Playboy impresario Hugh Hefner, an important advocate for jazz through his magazine, festival, nightclubs, TV show, compilations and books, died on Sept. 27 at his iconic home, the Playboy Mansion, at age 91. A terrific account of Hefner’s contributions to jazz culture can be found in Patty Farmer’s 2015 book, Playboy Swings, the JT review of which, by Jeff Tamarkin, we’re reposting here. Also check out the JT review of the most recent Playboy Jazz Festival.
For Playboy magazine founder Hugh Hefner, music, specifically the jazz that he adored, was always part of a greater game plan. From the start “Hef” envisioned his venture defining a total lifestyle, of which the flagship magazine and its nothing-to-the-imagination centerfolds were never the whole story. Playboy, since its 1953 inception, published quality prose, and music journalism and jazz-focused readers’ polls were part of the mix. The very first issue — the one offering then-scandalous, now-epochal nude photos of Marilyn Monroe — included a feature article on the Dorsey brothers, and in subsequent issues writers and critics regularly weighed in on the pros and cons of current jazz, recommending with authority the LPs that every hip Playboy reader should spin at his next cocktail party.
The 320-page Playboy Swings, by Patty Farmer with contributions from jazz writer Will Friedwald and an introduction by Newport festival impresario George Wein, tells the story of the Playboy enterprise’s love affair with jazz, and explores the idea of the music as an integral component of a swanky branded lifestyle. Monty Alexander, the Jamaican-born pianist who found lucrative work at the New York Playboy Club, one of many Hefner would open up as his empire expanded, immediately understood what Hef and his associates were after: “The message was, if you’re a playboy, you’ve got to have a beautiful motor car, a convertible with the top down; you’ve got to smoke the best pipe; and you’ve got to have a good jazz album collection.”
It wasn’t long after Playboy magazine took off that jazz artists and their handlers caught on to the gift Hefner had handed them. (Tony Bennett was an early fan and became a close friend.) By 1959, Hefner was ready to test out the idea of a Playboy Jazz Festival, staging the initial event in Chicago, the company’s first home base. It would be another two decades — by which time the now-massive Playboy brand had long since expanded to television and other media — before he’d give it another shot, moving it to the Hollywood Bowl. This time it took, and the Playboy Jazz Festival has been held there annually ever since.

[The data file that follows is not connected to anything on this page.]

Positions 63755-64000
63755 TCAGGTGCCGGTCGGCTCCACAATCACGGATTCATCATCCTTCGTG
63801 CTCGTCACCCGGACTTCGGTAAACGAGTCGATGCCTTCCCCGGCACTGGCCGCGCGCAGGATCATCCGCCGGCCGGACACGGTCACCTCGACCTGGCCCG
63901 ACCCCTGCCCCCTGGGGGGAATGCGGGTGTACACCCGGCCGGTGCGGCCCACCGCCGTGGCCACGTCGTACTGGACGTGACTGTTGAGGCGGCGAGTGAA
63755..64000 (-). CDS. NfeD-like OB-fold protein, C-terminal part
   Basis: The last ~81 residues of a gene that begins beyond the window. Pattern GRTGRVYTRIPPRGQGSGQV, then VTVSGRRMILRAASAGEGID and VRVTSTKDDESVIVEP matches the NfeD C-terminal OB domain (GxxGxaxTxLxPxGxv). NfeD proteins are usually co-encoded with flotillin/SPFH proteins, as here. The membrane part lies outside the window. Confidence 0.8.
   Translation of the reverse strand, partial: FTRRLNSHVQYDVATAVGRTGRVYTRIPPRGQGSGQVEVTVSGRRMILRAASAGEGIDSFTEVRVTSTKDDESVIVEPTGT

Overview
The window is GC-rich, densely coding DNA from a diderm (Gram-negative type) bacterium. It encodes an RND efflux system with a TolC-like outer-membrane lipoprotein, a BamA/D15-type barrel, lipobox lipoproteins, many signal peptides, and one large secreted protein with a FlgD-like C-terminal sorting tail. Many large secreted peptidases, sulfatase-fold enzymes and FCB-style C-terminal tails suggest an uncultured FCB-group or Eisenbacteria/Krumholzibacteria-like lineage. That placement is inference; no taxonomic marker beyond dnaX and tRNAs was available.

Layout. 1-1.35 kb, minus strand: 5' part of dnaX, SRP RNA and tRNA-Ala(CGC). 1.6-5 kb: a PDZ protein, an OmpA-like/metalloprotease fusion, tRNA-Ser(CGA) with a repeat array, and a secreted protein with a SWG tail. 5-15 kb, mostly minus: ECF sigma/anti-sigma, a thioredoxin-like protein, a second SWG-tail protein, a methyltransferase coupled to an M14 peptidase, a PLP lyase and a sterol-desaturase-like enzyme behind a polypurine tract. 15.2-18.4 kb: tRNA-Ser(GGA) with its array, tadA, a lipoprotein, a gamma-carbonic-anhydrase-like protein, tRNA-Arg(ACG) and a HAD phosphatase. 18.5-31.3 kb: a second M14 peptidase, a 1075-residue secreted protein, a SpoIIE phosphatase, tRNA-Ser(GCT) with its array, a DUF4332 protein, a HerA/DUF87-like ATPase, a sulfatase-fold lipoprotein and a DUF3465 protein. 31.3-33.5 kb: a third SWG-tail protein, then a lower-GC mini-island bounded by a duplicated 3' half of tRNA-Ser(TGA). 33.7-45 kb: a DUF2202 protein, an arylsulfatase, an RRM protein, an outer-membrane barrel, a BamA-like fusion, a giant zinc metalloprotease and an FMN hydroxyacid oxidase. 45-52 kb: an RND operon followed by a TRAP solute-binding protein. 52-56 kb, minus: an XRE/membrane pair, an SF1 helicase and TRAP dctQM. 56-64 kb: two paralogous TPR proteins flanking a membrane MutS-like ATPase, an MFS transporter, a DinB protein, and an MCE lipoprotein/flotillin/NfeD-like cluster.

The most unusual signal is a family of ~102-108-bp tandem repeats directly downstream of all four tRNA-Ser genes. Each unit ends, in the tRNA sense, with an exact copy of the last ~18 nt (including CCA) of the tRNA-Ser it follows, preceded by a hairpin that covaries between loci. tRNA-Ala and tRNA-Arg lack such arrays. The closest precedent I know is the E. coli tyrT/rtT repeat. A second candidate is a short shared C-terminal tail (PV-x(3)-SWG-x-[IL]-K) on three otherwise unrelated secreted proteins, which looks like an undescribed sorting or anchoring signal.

Farmer’s exhaustively researched and breezily voiced volume leaves no doubt that Hefner and the Playboy crew took their commitment to the music seriously. In addition to the annual festival, Hefner’s clubs, beginning in 1960, provided quality bookings for musicians, treating them with a level of respect they didn’t always find elsewhere, in venues that trumped the dives many were accustomed to.
None of this occurred in a vacuum, of course, and Farmer deftly weaves in the role of the Bunnies (and the de rigueur sexism to which they were exposed); the comedians, actors and other celebrities who populated the Playboy world; the utter surrealism of it all (imagine, if you will, Ravi Shankar playing a Playboy Club — it happened); and issues related to race. The author, whose previous book was The Persian Room Presents, details the opening of the New Orleans Playboy Club in 1961, where “Black Bunnies were out of the question, as were black entertainers, no matter how talented or well known. … The application process was designed to discourage black members, and those who showed up with a key were refused admission.” But elsewhere the company broke racial barriers. At the Chicago club, also in ’61, Hefner requested that comedian Dick Gregory perform as a replacement for Professor Irwin Corey. The evening led to a lengthy and successful stand, exceedingly rare for an African-American performer at a predominantly white nightclub.
One more note: It would be negligent not to at least mention Bill Cosby, who hosted the Playboy Jazz Festival from 1979 through 2012. There is no reportage in the book of recent allegations against Cosby — his accusers include a former Bunny — nor does this reviewer believe there should be. (Farmer has said that Cosby declined to be interviewed, and one former Playboy employee is quoted as saying the comedian “worked for the clubs out of loyalty to Hef,” forgoing his usual fee.) The book was likely completed prior to the recent media explosion, but either way, Cosby had left his emcee position before most of the allegations became public, and his history with the festival was an important factor in its success.